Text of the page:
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‘Creative Couples’ exhibit explores life with another artist

Sally and Scotty Peek
Sally and Scotty Peek

In 1916, painter Georgia O’Keeffe wrote to photographer Alfred Stieglitz, “I’m getting to like you so tremendously that it some times scares me ... Having told you so much of me – more than anyone else I know – could anything else follow but that I should want you – ”

The two major 20th-century artists wrote thousands of letters to each other throughout their passionate and complicated relationship. It began while O’Keeffe was teaching at Columbia College and a friend sent some of O’Keeffe’s drawings to Stieglitz in New York, who admired them greatly and displayed them in his famous gallery. O’Keeffe eventually moved to New York to be with Stieglitz, becoming his muse, and later, his wife.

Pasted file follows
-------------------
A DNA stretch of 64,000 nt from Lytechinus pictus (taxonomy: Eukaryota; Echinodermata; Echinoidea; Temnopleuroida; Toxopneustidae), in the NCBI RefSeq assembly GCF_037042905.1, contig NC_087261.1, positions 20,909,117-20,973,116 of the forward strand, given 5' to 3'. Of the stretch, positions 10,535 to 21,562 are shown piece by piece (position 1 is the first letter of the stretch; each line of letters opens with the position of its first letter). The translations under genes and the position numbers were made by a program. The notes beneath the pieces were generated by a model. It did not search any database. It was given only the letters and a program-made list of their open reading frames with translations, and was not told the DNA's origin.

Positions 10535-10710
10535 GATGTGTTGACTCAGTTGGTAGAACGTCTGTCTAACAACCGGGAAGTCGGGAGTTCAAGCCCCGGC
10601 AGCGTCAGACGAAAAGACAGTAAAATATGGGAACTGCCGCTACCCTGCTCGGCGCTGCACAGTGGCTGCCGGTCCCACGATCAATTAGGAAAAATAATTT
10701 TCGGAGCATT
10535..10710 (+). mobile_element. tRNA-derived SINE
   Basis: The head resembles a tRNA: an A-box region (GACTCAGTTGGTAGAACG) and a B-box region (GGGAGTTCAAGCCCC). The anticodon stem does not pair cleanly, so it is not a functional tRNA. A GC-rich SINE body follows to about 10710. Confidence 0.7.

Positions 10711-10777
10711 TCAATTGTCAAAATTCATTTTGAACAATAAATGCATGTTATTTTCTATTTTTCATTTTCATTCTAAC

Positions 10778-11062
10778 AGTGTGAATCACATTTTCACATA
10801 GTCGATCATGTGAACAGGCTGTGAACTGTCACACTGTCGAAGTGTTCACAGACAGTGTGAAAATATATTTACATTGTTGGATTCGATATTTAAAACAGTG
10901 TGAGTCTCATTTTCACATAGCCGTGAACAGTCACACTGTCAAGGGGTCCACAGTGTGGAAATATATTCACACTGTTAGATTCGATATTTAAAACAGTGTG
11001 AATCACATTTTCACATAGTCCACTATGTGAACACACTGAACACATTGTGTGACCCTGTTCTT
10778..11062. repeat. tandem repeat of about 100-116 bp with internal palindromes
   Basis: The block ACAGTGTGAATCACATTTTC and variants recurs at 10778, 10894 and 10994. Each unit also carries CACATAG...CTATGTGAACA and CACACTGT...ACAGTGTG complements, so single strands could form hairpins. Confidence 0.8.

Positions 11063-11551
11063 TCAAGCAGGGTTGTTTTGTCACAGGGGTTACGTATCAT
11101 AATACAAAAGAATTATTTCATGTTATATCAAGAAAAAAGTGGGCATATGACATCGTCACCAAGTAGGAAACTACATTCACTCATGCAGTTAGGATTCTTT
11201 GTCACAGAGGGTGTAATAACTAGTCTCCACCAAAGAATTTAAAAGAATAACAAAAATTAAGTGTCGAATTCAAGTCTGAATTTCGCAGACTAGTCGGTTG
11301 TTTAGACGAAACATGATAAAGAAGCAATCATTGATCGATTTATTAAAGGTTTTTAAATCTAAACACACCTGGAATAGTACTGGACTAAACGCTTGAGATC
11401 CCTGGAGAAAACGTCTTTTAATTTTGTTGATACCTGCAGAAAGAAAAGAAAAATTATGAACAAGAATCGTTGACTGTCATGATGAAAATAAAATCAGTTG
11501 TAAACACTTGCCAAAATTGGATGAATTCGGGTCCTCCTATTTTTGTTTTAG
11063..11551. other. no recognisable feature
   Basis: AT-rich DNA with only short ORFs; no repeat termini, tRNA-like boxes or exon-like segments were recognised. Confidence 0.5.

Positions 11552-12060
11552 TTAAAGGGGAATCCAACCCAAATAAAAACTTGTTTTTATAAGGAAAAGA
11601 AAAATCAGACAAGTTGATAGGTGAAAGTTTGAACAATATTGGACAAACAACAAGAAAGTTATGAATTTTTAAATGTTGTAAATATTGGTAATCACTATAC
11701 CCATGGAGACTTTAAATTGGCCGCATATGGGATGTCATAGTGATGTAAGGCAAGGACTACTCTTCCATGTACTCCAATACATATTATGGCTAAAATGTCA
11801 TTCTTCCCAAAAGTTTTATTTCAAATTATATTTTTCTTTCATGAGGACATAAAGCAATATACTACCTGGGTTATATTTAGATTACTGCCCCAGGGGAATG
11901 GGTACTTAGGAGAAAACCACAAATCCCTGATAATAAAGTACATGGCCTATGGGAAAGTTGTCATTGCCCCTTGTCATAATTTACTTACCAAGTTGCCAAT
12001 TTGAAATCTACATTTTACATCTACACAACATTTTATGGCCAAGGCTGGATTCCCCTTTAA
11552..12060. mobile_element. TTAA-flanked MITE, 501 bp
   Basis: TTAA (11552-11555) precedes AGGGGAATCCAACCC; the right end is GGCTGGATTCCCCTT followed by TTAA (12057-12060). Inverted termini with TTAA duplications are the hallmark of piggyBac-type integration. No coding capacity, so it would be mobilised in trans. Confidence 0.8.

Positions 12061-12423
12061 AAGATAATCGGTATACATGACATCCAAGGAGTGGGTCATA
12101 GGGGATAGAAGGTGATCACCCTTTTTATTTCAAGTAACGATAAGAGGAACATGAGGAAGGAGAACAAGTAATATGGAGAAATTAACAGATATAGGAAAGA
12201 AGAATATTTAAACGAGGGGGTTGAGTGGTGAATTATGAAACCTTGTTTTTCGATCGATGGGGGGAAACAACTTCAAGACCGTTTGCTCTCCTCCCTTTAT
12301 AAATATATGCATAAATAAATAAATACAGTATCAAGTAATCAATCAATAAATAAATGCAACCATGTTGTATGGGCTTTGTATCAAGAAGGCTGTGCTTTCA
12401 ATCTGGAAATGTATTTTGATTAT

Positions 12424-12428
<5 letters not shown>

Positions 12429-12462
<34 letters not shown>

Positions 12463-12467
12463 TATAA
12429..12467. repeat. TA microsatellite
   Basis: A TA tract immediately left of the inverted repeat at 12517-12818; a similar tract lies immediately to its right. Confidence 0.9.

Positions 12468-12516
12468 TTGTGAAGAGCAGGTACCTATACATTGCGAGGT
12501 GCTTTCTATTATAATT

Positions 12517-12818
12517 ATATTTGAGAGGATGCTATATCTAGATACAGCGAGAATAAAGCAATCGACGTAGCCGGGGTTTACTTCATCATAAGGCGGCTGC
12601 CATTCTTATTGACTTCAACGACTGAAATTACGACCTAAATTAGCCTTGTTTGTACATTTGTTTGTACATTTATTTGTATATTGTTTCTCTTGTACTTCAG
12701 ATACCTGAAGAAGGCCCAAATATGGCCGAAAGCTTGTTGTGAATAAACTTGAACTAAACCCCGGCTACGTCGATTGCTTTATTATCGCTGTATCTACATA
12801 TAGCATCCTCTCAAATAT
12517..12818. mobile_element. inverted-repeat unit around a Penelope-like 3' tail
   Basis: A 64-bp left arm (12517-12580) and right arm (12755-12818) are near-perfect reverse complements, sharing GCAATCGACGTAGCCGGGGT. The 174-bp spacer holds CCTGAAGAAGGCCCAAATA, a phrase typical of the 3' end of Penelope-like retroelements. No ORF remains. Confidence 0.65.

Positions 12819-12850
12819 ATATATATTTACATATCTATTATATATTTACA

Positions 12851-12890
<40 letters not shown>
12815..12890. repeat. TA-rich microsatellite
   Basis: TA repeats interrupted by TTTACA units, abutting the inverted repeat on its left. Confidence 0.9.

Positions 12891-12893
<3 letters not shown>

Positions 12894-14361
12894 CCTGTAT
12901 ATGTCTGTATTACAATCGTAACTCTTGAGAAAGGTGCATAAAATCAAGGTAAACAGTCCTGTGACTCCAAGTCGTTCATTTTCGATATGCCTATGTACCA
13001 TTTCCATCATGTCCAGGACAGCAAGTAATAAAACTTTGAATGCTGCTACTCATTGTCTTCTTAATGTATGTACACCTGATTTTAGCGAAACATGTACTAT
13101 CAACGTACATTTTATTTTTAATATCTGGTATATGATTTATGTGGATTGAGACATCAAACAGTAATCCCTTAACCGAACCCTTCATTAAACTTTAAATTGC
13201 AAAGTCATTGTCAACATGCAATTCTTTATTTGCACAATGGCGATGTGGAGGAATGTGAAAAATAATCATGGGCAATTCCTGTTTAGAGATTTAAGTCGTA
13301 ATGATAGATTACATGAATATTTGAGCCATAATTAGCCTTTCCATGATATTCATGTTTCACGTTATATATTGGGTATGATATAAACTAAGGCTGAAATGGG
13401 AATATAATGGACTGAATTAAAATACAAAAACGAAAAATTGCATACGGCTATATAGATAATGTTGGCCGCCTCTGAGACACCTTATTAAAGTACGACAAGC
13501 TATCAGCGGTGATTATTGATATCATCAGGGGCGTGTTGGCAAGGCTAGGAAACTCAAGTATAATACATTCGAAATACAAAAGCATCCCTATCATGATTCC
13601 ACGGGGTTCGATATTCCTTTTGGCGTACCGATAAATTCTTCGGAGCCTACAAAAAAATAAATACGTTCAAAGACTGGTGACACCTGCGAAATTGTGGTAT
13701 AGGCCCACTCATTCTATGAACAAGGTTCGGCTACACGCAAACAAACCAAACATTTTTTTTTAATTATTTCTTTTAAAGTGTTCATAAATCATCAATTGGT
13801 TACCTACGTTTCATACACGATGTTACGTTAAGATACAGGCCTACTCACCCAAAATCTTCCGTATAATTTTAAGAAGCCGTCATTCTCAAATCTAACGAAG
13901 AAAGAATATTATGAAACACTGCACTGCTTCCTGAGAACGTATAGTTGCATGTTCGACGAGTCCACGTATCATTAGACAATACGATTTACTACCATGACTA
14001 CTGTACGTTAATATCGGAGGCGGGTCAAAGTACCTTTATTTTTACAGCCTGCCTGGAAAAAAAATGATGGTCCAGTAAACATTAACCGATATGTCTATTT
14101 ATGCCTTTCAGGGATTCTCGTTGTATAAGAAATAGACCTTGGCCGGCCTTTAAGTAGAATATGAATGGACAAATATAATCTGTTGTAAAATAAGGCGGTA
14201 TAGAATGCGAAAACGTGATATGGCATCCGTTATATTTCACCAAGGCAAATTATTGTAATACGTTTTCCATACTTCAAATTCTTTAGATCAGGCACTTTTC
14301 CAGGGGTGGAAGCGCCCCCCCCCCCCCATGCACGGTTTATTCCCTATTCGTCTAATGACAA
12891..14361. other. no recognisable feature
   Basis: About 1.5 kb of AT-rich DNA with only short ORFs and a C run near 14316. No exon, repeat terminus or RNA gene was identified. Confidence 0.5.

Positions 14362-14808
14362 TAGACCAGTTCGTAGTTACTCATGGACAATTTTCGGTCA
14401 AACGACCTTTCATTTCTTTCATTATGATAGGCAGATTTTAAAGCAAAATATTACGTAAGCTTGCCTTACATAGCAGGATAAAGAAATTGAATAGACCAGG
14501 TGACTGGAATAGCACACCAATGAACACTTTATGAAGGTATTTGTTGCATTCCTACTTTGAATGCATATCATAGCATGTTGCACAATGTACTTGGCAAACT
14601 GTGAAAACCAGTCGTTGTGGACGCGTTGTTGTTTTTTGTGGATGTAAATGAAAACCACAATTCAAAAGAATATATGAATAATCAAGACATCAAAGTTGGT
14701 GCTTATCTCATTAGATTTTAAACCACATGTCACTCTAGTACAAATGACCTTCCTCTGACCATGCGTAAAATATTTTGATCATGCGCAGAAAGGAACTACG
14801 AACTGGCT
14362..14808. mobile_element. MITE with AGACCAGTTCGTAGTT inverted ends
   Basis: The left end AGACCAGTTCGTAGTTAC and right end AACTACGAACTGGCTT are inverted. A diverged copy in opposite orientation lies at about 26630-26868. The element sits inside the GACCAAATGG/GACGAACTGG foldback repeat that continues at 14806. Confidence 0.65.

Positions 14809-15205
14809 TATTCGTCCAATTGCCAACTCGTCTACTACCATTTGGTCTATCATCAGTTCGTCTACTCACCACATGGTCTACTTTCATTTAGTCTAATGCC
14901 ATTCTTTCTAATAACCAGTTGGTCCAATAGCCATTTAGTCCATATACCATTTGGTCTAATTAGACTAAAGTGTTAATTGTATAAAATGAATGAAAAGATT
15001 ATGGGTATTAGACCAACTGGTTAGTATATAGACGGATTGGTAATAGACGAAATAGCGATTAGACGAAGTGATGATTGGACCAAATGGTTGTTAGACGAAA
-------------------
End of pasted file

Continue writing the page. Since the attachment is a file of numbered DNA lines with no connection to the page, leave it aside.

Inspired by the relationship of O’Keeffe and Stieglitz, the Goodall Gallery at Columbia College opens an exhibition called “Creative Couples” on Valentine’s Day, Sunday, Feb. 14. The exhibition will be up until March 27 and is a collection of work from eight South Carolina couples and one North Carolina couple who are all professional artists.

“Creative Couples” is a continuation of the centennial celebration of O’Keeffe’s time in Columbia.

There will be a reception recognizing the artists at Goodall Gallery from 5:30-7 p.m. Friday, Feb. 26.

Before you go, get to know the artists here. We asked the nine couples to share their ideas on creativity, romance and sharing life with a fellow artist.

Scotty and Sally Peek

From: Columbia

Occupations: He paints and teaches art at Heathwood Hall Episcopal School; she makes handbags and accessories.